Please, recent seminary graduates: I plead with you – keep studying! Read classic literature. Culturally exegete contemporary culture. Read important popular level Christian works. Dabble in the reading of old dead dudes. Maintain your understanding of the Old and New Testament’s original languages, moreover, expand your knowledge of them.
You might be surprised to discover that your seminary so believes in the importance of your continued studies that they will provide free resources for you. I graduated from Dallas Seminary and every graduate from there has free access to all of DTS’s online course videos and access to ATLA, which is a major database of academic journals. These two resources have proven to be extremely valuable to my ongoing edification. I bet your seminary has free resources at your disposal too.
The people you shepherd, your family, and yourself will all profit from this exercise of continuing your studies.
2. Stay Connected
You don’t just want to keep studying; you want to stay connected to your seminary.
Try to visit it if you’re ever traveling through your seminary’s city. I grew up in the Dallas/Ft. Worth area, so we’re always visiting that area to see family. Every time we do, we stop on campus at DTS and visit folks in Administration, Admissions, and we definitely check out the bookstore. Part of this experience is sharing with our children about how wonderful your time in seminary was. Maybe they’ll catch the vision too!
Also, if your seminary is coming to you for the purpose of admissions, see how you can help. Come to a luncheon and share with prospective students about your experience. I did this once at OSU in Stillwater when I pastored in Tulsa. It was a great experience for me to meet OSU students who were processing their internal call to ministry.
And if you are the Sr. Pastor of a church or in another pastoral role, look to see how your church can support the mission of your seminary. Maybe your church can host an extension campus or your church can give to the school. Maybe your church can be an internship site for the seminary. There are tons of ways to play a role.
Whatever you do, don’t just drop off the planet. Keep your Alumni information up to date in your seminary’s database and let them know what’s going on with your family and ministry.
Besides continuing your studies and staying connected, you want seminary to be a reproducible experience for others: not for the sake of your school but for the sake of the gospel. If the gospel is to spread to all nations and peoples, then men must be trained to carry out that commission.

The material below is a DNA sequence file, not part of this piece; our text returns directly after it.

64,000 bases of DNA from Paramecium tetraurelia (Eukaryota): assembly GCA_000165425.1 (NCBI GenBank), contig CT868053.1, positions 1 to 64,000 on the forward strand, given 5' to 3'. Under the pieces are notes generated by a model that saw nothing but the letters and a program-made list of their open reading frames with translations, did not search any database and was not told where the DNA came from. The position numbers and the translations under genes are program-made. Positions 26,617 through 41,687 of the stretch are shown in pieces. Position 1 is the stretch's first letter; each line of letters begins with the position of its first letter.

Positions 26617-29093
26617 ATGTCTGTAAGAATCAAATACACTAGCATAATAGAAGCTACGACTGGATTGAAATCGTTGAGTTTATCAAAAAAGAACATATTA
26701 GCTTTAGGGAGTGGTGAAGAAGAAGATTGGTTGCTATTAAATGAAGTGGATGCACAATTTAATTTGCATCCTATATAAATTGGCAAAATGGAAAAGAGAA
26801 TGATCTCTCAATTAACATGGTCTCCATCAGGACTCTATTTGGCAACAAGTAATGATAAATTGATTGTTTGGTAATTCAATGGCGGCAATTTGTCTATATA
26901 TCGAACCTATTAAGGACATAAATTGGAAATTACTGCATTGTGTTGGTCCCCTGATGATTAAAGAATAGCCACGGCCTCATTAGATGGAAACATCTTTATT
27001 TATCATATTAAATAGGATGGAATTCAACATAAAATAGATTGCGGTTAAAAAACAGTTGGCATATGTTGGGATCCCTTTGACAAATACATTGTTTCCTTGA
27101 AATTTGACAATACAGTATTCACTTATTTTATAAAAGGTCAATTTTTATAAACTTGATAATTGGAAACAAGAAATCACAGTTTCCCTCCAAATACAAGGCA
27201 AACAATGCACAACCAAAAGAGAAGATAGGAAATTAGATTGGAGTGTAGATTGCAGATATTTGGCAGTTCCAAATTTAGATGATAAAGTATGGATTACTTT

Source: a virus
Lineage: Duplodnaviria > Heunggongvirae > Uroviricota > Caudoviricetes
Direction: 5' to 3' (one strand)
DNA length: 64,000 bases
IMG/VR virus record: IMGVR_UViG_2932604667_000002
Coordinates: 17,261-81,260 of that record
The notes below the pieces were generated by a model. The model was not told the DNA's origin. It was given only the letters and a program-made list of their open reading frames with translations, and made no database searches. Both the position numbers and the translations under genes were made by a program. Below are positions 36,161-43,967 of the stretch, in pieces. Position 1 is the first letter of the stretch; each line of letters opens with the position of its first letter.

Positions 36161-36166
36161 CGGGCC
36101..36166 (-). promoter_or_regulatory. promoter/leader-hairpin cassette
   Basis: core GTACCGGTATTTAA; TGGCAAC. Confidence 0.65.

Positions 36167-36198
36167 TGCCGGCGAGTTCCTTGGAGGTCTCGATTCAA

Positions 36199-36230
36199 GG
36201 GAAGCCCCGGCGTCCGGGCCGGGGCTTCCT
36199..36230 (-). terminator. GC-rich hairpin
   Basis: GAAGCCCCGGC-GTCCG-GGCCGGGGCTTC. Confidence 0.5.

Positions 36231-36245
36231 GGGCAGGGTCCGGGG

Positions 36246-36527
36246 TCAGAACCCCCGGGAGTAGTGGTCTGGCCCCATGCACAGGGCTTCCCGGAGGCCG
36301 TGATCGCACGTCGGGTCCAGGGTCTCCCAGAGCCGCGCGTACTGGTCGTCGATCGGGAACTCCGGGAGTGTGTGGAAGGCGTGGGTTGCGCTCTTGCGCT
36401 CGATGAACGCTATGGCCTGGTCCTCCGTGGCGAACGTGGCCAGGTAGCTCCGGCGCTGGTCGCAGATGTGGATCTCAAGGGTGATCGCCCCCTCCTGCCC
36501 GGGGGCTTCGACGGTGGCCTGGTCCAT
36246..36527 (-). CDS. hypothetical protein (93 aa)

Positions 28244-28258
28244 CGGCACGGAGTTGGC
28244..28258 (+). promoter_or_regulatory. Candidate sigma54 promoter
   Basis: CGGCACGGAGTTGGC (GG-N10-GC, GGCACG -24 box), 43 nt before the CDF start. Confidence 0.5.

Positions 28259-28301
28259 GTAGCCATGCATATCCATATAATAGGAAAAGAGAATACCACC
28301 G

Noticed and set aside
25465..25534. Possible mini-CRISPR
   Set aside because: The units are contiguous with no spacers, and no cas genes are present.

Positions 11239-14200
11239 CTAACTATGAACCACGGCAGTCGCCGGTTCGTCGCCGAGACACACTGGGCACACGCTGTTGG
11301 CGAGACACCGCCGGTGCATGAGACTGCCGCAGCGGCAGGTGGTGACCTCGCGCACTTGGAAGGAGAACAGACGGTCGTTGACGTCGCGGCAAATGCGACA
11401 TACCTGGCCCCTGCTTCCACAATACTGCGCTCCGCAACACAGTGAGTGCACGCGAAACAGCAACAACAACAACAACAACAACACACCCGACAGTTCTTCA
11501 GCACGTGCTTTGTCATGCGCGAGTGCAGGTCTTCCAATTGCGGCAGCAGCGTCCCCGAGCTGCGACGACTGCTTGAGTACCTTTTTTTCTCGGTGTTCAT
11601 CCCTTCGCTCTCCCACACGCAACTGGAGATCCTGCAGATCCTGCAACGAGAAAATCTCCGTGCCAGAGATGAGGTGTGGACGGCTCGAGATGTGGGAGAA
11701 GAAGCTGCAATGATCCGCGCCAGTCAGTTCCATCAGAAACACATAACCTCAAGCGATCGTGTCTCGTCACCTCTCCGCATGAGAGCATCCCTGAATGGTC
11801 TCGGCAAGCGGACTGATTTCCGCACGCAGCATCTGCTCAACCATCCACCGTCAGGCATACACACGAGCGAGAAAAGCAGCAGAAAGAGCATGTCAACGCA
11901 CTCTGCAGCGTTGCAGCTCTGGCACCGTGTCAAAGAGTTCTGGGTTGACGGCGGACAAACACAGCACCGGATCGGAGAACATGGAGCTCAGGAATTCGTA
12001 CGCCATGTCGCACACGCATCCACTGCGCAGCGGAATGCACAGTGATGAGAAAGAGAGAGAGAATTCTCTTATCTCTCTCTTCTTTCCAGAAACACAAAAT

Paul is one who saw the significance of this. He identified men like Titus and Timothy (Titus 1:5; 1 Tim. 1:3). He set them apart for pastoral ministry along with other elders and commissioned them to do gospel work (1 Tim. 4:14). You likewise should aspire to that mission.
Look for men in your ministry who indicate a gifting for the ministry. Help them discern their internal call to ministry and do what you can to externally affirm that call (2 Tim. 1:6). Meet with them regularly. Develop an internship program that prepares men for seminary and pastoral ministry. Scholarship those individuals and keep a vested interest in their piety while they are in their studies. Too few seminarians are being shepherded by a pastor and every one of them should have a pastor who is taking a serious interest in them as a spiritual father (1 Tim. 1:2; 2 Tim. 1:2; Titus 1:4). O to return to the days of Pastoral Assistants. That’s something that I look forward to having in my pastoral ministry, men who assist and in turn are prepared to be sent out.
If you are pastoring a church, then you especially need to have a keen eye for those who are called (2 Tim. 2:2). Sometimes a guy is waiting to be told that he possesses gifts and skills that are fitting for pastoral ministry. Then before you know it you have a man who is set on fire by God for God to preach the gospel. It’s wonderful to behold. Someone will one day fill the pulpit that you currently fill. Why not play a role in identifying, training, and preparing that person?
No doubt seminary was a wonderful experience for you. After seminary is over keep fanning the flame of that experience in your heart by continuing your studies, staying connected and reproducing it with others.